The NHL combine has been said to offer the mentally and physically most demanding days of a draft prospect’s year.

In 2018, the league held its 25th edition of what is formally known as the NHL Central Scouting Service’s draft combine. What began in a basement ballroom of a Toronto airport hotel now, due to the increased technological demands of the testing and vastly greater media interest, occupies two venues in Buffalo, including the Sabres’ home arena — even though no sticks, pucks or skates are involved.

Instead of fans, media fill the arena seats. Each NHL team occupies a suite, from which it conducts interviews with most of the roughly 100 prospects on hand.

The results of a battery of physical tests and a rigorous interview process can make or break a prospect’s draft status.

The Basics
Buffalo has hosted the last four combines, and will do so again in 2019. The 2018 combine covered seven days, from May 27 through June 2, and invited 104 players.

The breakdowns:

  • 82 North American players
  • 22 international players
  • 61 forwards
  • 36 defensemen
  • 7 goalies

Unlike the NFL, where some of the highest-echelon prospects skip the combine in favor of a college “pro day” or private workout, or the NBA, where virtually all of the top picks go the private workout route and eschew the draft camp, the NHL combine typically gets all the studs. Of course, the league doesn’t allow teams to conduct their own fitness and conditioning tests, so that makes the combine essential for prospects.

The Physical Tests
At the 2018 combine, the physical testing was separated into two days. At the Buffalo Niagara Medical Campus, basic checkups were included with balance, functional movement, grip strength testing and the V02 max cycle aerobic fitness test.

At the Sabres’ complex, the assembled team and media personnel watched players go through eight tests, including four jumps, bench press, agility, pullups, height, wingspan and the Wingate cycle test. Here’s an in-depth look at some of those tests:

  • Bench press: Revised for 2018, prospects lift roughly half their body weight. The amount of reps are counted, but new for 2018 is the ability to measure the velocity of the bar and the athlete’s production of power in watts per kilogram.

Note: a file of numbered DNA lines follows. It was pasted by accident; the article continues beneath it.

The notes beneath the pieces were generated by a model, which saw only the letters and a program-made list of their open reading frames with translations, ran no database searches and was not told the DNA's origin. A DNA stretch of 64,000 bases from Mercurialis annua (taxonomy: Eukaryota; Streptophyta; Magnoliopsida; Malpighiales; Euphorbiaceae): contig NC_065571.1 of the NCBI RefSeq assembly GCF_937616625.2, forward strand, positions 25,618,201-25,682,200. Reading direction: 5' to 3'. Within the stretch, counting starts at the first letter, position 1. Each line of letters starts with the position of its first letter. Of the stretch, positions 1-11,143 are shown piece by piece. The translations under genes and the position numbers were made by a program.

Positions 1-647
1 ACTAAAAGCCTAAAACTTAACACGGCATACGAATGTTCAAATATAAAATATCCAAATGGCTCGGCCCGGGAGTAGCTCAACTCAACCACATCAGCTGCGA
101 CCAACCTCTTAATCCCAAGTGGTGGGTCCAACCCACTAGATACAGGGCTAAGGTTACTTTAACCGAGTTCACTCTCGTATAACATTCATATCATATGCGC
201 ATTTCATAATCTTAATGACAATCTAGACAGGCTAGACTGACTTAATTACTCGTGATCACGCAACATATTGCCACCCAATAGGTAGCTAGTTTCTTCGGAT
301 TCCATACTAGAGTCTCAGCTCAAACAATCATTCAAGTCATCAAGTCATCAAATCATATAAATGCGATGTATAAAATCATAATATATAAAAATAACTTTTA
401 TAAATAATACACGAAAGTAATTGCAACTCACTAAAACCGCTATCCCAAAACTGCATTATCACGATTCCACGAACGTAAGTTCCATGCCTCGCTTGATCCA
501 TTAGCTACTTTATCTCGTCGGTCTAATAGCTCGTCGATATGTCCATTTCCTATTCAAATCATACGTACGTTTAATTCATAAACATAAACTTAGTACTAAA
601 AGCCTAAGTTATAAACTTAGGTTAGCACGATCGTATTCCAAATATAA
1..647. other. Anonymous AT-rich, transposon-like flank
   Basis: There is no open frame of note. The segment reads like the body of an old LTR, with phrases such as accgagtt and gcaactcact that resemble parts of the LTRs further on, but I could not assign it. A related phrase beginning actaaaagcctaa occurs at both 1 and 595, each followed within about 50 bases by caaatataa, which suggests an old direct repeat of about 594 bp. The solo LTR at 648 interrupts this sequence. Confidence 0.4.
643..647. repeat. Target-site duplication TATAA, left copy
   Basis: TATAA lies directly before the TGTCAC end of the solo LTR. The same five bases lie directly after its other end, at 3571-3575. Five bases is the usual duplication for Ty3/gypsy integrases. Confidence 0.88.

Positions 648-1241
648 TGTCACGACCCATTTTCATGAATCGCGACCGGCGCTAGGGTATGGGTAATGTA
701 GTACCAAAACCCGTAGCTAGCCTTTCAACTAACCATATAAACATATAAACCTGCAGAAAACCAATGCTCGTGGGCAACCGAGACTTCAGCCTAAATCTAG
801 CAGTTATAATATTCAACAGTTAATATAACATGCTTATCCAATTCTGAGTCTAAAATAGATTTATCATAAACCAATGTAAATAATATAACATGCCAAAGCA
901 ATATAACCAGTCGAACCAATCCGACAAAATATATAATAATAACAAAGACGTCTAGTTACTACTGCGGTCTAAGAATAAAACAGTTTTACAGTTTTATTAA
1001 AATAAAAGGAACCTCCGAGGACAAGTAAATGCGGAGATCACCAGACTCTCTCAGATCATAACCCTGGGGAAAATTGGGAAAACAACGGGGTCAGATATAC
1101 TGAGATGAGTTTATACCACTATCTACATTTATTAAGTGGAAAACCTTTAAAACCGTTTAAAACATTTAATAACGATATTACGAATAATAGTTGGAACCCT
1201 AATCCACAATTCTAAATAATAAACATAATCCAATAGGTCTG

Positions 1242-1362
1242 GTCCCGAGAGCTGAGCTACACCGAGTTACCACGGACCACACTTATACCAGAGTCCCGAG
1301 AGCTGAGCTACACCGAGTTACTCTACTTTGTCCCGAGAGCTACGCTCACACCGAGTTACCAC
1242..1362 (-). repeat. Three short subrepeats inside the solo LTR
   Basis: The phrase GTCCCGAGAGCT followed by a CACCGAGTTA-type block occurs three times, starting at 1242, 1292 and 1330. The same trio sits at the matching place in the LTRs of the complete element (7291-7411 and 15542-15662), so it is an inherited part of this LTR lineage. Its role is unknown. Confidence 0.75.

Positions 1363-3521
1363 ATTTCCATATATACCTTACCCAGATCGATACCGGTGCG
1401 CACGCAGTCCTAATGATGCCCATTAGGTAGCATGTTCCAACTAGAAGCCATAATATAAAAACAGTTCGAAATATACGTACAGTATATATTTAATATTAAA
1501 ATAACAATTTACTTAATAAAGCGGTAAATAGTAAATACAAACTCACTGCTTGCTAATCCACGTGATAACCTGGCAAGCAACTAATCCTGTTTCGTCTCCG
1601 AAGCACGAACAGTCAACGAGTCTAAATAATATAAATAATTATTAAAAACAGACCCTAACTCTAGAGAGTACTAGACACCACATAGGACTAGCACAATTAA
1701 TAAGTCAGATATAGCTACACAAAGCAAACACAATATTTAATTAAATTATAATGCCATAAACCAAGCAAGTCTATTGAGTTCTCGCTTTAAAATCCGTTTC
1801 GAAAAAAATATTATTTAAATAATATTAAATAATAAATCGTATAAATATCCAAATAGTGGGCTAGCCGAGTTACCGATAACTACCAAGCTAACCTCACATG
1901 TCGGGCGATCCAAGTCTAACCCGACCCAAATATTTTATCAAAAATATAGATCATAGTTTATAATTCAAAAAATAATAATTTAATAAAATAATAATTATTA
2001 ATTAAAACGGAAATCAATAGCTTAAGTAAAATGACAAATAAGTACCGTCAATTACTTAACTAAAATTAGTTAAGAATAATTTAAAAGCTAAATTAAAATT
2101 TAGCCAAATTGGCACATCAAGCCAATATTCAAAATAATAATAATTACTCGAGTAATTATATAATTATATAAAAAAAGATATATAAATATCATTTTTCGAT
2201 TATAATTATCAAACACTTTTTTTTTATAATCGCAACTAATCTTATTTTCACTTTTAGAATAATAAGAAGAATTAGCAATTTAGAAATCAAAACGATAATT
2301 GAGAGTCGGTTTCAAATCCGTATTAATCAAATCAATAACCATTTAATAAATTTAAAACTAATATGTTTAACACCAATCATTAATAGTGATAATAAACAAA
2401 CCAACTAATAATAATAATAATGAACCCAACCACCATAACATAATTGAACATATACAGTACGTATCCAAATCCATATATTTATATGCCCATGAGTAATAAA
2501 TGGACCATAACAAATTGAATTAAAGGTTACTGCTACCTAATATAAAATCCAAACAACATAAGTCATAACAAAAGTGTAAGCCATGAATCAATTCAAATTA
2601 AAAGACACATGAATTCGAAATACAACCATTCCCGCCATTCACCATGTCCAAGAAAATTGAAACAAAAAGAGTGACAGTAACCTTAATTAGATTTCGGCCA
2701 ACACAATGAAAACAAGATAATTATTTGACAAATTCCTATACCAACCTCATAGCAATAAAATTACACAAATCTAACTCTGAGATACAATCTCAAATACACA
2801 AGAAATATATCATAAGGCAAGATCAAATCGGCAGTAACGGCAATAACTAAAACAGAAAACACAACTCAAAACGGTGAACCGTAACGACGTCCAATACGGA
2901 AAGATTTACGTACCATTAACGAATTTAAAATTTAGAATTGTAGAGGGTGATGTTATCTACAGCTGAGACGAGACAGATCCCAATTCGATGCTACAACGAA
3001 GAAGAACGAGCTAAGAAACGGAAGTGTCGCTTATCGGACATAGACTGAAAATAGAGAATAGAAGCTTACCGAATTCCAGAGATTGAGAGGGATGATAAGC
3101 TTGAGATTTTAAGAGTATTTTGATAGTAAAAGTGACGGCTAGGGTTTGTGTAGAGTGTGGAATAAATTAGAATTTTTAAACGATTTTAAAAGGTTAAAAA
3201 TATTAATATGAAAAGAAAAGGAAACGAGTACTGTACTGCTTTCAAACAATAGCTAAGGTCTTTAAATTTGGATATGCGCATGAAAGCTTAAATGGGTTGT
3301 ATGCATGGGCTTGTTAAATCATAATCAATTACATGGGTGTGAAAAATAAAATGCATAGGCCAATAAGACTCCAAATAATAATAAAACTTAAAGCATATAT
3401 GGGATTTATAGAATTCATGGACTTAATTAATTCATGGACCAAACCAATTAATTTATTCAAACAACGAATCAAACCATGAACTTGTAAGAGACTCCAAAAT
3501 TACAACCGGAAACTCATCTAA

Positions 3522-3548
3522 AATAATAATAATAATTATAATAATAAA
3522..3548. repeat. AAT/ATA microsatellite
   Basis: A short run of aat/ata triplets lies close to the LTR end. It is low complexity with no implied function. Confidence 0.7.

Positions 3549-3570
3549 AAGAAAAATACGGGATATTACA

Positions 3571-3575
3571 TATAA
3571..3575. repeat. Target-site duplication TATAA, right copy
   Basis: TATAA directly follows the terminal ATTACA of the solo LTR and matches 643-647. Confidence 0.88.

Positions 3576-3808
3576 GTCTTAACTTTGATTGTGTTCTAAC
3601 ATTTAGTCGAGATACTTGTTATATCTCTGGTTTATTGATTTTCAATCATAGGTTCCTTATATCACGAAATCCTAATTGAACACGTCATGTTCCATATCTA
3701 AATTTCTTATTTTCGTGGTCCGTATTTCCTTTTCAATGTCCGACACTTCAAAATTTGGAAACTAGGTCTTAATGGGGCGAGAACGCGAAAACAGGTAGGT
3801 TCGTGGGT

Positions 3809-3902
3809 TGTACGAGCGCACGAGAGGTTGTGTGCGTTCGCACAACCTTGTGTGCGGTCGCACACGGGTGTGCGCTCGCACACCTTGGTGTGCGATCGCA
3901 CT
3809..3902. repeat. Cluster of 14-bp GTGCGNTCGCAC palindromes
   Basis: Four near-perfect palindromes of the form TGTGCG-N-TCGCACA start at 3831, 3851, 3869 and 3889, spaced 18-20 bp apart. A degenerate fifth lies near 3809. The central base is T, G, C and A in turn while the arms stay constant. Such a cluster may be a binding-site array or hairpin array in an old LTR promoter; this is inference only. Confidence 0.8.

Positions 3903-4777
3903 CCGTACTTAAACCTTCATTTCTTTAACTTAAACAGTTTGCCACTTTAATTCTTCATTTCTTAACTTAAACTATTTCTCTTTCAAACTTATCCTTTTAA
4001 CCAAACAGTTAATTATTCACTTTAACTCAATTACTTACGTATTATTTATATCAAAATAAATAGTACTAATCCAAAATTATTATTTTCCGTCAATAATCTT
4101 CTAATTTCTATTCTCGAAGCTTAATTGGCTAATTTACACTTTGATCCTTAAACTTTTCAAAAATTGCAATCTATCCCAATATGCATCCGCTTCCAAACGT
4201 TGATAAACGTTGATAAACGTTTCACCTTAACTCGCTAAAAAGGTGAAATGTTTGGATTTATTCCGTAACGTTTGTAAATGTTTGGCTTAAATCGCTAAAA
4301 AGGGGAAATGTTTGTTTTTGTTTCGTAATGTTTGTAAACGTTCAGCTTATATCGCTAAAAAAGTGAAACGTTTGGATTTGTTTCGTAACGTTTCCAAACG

• VO2 max: Measuring the maximum amount of oxygen an individual can utilize during intense activity, the test involves maintaining a set let level of RPMs on a stationary bike under increasing resistance. Used to gauge cardiorespiratory fitness, the test can last several minutes.
  • Wingate: In past years an all-out sprint against resistance on a stationary bike for 30 seconds, the Wingate in 2018 was adjusted to 45 seconds with max-effort intervals of 10, 5, 5 and 5 seconds interspersed with rest intervals. Though the shorter of the two cycling tests, it is said to be the one more likely to induce vomiting.
  • Agility: The Pro Agility test is a shuttle run of 5, 10 and 5 yards. It is performed twice — once starting to the left and once to the right.
The Bottom Line
Ultimately, upchucking after a bike test might not be a bad thing. It shows effort.

By the time a player gets to the combine — just a few weeks before the NHL Draft — the teams know what those players can do on the ice. They want to see what’s not on the highlight reel, the things that come out when a player is under the physical duress of a cycling test or the mental strain of going from interview to interview — with teams and media alike.

“That’s why you have the interviews,” then-Arizona Coyotes GM Don Maloney, now Calgary’s VP of hockey operations, told the Hockey News in 2015. “If there are rumblings, rumors, teammates, on-ice situations, off-ice, usage, sitting out, coaching — it will all come out in the interviews.”

If not during the Wingate.

Author bio: AJ Lee is Marketing Coordinator for Pro Stock Hockey, an online hockey shop that offers pro stock hockey equipment. He was born and raised in the southwest suburbs of Chicago, and has been a huge Blackhawks fan his entire life. AJ picked up his first hockey stick at age 3, and hasn’t put it down yet.
Body Recompositioning for Athletic Performance

Body Recompositioning for Athletic Performance

Body recomposition is a hot topic these days.  By definition, body recompositioning is the process of gaining lean muscle mass while reducing fat mass.  Depending on your goals, your weight may increase, decrease, or stay the same during this process (remember lean...

Jump Higher: 4 steps to maximize your vertical

Jump Higher: 4 steps to maximize your vertical

Playing above the rim vs. below the rim is a complete game-changer.  While there are many skills and physical traits that go into being a good basketball player, being an explosive athlete who can out-jump your competition makes a big difference on the court.   What...

Snack With a Purpose

Snack With a Purpose

A lot of people assume snacking is an unhealthy habit, but many athletes require daily snacks to reach their nutrition goals.  Yes, mindless snacking on chips and ice cream while watching netflix may undermine your progress if your goal is to lose weight, but for...